The family of the late billionaire and art collector George Lindemann recently returned to Cambodia 33 antiquities that were looted from religious and archaeological sites.
The items were collected by Lindemann over several decades, with several coming from Koh Ker, the ancient capital of the Khmer kingdom, as well as the Angkor Wat temple complex.
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Lindemann died in 2018 at the age of 82. According to the New York Times, Cambodian investigators said the oil and gas executive is believed to have paid at least $20 million for the 33 items. The repatriation took also place nearly three years after US federal investigators began looking into the collection at the request of the Cambodian government.
According to a statement from the US Attorney’s Office from the Southern District of New York, Lindemann’s family voluntarily agreed to the repatriation. The items were returned to Cambodia in a ceremony on September 11.
The collection of items includes a “monumental” statue of Dhrishtadyumna, a 10th-century sculpture depicting Ardhanarishvara (half-male, half-female deity), a 10th-century Anantashayana Vishnu (reclining Vishnu with Lakshmi), six heads of devas (angels) and Asuras (demons) removed from the gates to Angkor Thom, and a kneeling figure from the 10th-century temple Banteay Srei.
US Attorney Damian Williams called the agreement between the family and his office “historic,” citing the decades of looting and art trafficking that Cambodia has suffered, as well as the US-Cambodia Cultural Property Agreement renewed on August 30. “We thank the Lindemann family for their cooperation and assistance in the repatriation of the antiquities to Cambodia,” he wrote.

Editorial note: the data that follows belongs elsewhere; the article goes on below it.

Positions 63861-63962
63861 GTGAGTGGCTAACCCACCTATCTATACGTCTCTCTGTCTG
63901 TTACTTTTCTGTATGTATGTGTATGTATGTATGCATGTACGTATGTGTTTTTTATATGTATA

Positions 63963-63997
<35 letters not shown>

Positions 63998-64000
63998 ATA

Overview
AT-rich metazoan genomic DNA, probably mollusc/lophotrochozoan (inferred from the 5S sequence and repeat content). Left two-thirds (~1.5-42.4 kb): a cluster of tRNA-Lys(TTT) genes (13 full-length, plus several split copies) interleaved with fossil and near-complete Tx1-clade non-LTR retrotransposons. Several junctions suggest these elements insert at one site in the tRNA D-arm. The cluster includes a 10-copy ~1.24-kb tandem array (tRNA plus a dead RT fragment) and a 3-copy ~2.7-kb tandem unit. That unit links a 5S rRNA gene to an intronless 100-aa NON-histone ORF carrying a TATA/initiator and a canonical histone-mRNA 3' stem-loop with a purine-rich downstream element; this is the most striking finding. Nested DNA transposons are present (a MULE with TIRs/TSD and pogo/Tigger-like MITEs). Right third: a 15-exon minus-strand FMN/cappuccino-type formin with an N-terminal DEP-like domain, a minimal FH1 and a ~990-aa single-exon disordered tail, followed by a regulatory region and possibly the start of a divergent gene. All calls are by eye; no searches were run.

The recent repatriation from the Lindemann family is part of a long-term effort by Cambodian officials to identify and recover looted items held by private collectors and major institutions, many of them sold by the late, disgraced art dealer Douglas Latchford. These include 70 relics from royalty, three bronze sculptures at the National Gallery of Australia, 35 items from the collection of Netscape founder James H. Clark, and items in the collection of the Denver Art Museum donated by former museum trustee Emma C. Bunker.
In 2019 Latchford was indicted in the Southern District of New York on wire fraud, conspiracy, and other charges related to his multiyear practice of selling looted Cambodian antiquities on the international art market. The indictment was dismissed following Latchford’s death in August 2020.